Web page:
What should a photographer shoot when he's entrusted with the very last roll of Kodachrome?
Steve McCurry took aim at the Brooklyn Bridge, Grand Central Terminal and a few human icons, too. Paul Simon, the crooner synonymous with the fabled film's richly saturated colors, shied away. But Robert De Niro stood in for the world of filmmaking.
Then McCurry headed from his base in New York City to southern Asia, where in 1984 he shot a famous portrait of a green-eyed Afghan refugee girl that made the cover of National Geographic. In India, he snapped a tribe whose nomadic way of life is disappearing — just as Kodachrome is.
The world's first commercially successful color film, extolled since the Great Depression for its sharpness, archival durability and vibrant yet realistic hues, "makes you think," as Simon sings, "all the world's a sunny day."
Kodachrome enjoyed its mass-market heyday in the 1960s and '70s before being eclipsed by video and easy-to-process color negative films, the kind that prints are made from. It garnered its share of spectacular images, none more iconic than Abraham Zapruder's reel of President Kennedy's assassination in 1963.
But Mama Time is taking Kodachrome away, and McCurry feels the tug of nostalgia even as he loads Eastman Kodak Co.'s last manufactured roll into his Nikon F6, just as he's done "so many tens of thousands of times."
From that moment on, "there's a certain amount of observation and walking around — exploring, hunting, moving," McCurry said of his craft. "It's not all about taking pictures. It's about appreciating this world we live in for such a brief amount of time.
"I thought, what better way to kind of honor the memory of the film than to try and photograph iconic places and people? It's in (my) DNA to want to tell stories where the action is, that shed light on the human condition."
Betting its future on digital photography, Kodak discontinued the slide and motion-picture film with a production run last August in which a master sheet nearly a mile long was cut up into more than 20,000 rolls.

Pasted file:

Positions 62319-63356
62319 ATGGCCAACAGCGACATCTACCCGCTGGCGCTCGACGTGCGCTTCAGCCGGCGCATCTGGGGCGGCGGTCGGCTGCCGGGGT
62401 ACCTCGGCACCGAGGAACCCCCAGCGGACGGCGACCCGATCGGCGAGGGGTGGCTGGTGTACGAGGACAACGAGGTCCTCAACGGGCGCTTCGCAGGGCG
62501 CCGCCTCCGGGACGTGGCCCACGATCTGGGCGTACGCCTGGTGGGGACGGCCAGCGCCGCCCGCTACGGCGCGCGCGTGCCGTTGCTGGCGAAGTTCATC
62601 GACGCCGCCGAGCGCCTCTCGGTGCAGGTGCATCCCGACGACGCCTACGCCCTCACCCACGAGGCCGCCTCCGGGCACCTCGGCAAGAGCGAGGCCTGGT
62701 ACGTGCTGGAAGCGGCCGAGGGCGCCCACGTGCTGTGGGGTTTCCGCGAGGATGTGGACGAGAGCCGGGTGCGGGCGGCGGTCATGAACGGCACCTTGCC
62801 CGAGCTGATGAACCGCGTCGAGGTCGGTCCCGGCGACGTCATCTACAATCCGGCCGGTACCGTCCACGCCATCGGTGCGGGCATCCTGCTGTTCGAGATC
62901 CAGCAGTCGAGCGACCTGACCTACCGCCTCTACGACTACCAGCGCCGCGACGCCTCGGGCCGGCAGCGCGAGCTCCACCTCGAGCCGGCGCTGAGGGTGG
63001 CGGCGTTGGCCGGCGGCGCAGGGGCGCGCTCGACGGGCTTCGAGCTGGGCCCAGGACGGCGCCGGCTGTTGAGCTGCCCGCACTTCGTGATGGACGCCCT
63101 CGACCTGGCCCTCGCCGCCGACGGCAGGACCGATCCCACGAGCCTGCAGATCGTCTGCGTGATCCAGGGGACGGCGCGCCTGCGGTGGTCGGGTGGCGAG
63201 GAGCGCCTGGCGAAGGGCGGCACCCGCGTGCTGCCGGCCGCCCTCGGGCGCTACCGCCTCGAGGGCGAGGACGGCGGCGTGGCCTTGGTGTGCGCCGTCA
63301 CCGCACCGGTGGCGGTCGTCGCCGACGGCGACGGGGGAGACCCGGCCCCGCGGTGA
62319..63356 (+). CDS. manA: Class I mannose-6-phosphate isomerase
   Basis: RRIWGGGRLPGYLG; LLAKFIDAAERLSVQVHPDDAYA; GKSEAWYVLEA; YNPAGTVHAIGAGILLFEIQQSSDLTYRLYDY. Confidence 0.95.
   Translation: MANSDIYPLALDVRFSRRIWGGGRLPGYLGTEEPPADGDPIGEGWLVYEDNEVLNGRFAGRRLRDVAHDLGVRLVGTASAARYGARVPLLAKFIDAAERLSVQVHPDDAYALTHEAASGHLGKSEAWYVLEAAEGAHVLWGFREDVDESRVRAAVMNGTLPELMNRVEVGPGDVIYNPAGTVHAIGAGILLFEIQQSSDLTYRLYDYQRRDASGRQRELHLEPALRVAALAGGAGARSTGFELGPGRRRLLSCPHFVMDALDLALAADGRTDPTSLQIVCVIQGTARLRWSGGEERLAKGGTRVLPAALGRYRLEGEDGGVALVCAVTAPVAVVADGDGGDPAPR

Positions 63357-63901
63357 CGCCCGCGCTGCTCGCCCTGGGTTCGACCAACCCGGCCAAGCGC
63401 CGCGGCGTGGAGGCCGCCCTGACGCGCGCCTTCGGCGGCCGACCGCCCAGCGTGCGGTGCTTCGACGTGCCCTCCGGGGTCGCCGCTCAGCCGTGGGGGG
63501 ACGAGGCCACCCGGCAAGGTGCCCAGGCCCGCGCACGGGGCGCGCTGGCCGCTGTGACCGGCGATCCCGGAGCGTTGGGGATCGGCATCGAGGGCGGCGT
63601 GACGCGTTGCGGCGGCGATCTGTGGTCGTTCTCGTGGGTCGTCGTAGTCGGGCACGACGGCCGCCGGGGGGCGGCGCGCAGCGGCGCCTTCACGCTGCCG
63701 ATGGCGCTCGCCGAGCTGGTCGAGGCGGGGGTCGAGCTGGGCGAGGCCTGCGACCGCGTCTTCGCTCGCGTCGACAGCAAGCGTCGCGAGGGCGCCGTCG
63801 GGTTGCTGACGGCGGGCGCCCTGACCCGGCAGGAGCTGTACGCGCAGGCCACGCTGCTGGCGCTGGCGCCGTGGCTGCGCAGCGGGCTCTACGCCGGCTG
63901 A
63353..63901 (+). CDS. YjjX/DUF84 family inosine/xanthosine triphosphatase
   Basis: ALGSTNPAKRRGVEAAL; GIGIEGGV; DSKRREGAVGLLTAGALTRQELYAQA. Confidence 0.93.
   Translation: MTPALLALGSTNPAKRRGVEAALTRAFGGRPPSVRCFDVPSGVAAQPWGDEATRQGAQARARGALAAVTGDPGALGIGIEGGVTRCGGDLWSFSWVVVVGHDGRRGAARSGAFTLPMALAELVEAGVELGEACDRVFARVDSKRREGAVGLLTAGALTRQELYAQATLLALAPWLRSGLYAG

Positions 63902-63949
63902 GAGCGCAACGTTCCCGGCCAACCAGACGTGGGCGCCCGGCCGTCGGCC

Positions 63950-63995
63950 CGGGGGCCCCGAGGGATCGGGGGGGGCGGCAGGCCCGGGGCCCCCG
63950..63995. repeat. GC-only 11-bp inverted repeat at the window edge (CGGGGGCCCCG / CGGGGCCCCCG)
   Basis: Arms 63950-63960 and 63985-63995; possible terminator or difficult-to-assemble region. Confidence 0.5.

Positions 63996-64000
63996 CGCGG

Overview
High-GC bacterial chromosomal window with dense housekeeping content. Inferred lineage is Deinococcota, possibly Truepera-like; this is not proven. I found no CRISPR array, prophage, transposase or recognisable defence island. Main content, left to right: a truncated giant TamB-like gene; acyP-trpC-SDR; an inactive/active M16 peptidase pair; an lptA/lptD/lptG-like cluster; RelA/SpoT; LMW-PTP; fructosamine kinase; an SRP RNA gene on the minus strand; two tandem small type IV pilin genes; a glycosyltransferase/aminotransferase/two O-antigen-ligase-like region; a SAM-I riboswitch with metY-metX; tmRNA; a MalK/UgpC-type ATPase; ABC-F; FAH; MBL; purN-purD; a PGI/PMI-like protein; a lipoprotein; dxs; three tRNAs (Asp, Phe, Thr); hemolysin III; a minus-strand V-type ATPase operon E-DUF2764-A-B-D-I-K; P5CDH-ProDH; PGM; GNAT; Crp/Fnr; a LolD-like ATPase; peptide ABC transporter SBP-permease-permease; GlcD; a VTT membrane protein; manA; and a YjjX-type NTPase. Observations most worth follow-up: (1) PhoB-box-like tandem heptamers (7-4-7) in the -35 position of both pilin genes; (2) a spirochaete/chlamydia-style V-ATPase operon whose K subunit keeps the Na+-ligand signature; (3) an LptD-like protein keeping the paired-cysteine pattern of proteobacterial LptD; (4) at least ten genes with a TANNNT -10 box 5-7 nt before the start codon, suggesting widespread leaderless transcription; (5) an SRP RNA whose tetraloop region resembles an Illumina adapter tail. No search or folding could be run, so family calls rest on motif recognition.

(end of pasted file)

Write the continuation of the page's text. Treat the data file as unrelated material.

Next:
McCurry requested the final 36-exposure strip. After nine months of planning, he embarked in June on a six-week odyssey. Trailing him was a TV crew from National Geographic Channel, which plans to broadcast a one-hour documentary early next year.
National Geographic magazine is considering doing a spread on McCurry's trip that would include a handful of images. All the originals are destined for air-conditioned safekeeping at the George Eastman House film and photography museum in Rochester.
McCurry relied on a digital camera to help evaluate composition, perspective and light, but choosing the moment to press the shutter was pressure-packed. Even seasoned photographers have a hard time knowing when "you're going to get that one emotional component to the picture," McCurry said.
His nerves were jangled again when he had to run the loaded camera through airport X-ray machines in Italy and Turkey. One security guard joked, "'Oh, take a picture,' which was kind of funny because we were trying to make every frame count."
McCurry returned to old haunts in western India where "color is important culturally," drawing on Kodachrome's magical power to subtly render contrast and color harmony in depictions of Ribari tribespeople in Rajasthan and Bollywood luminaries in Mumbai.
His journey ended in July in small-town Parsons, Kan., the home of Dwayne's Photo, the last photo lab in the world that processes the elaborately crafted color-reversal film. Dwayne's will close that part of its business in December.
"It's not a process like black-and-white that hobbyists could do in their own dark room," co-owner Grant Steinle said, warning Kodachrome hoarders "they really need to get out and shoot those pictures" and perhaps shift over to newer lines of slide film like Ektachrome and Fujichrome.
In McCurry's roll, one or two exposures were a little off, but he was pleased with the results. In one self-portrait, he posed next to a Kodak-yellow taxicab bearing the license plate PKR 36 — the code name for Professional Kodachrome film; in another, he's sprawled on a hotel bed at journey's end.
McCurry has a personal archive of 800,000 Kodachrome images he takes good care of. But in late July, he chanced upon a batch of 1969 and 1972 Kodachromes he'd put in storage in Philadelphia long ago and forgotten about. The discovery got him reminiscing about his days as a hungry photographer hopping from Amsterdam to Africa to Soviet-era Bulgaria.
"Not only was the color really good, but they were actually not bad pictures," McCurry marveled.
"Imagine leaving digital images in a hard drive and coming back 40 years later. Would anybody be able to read that data? That's the great thing about film. It's a self-contained object. You hold the picture up to the light and there it is."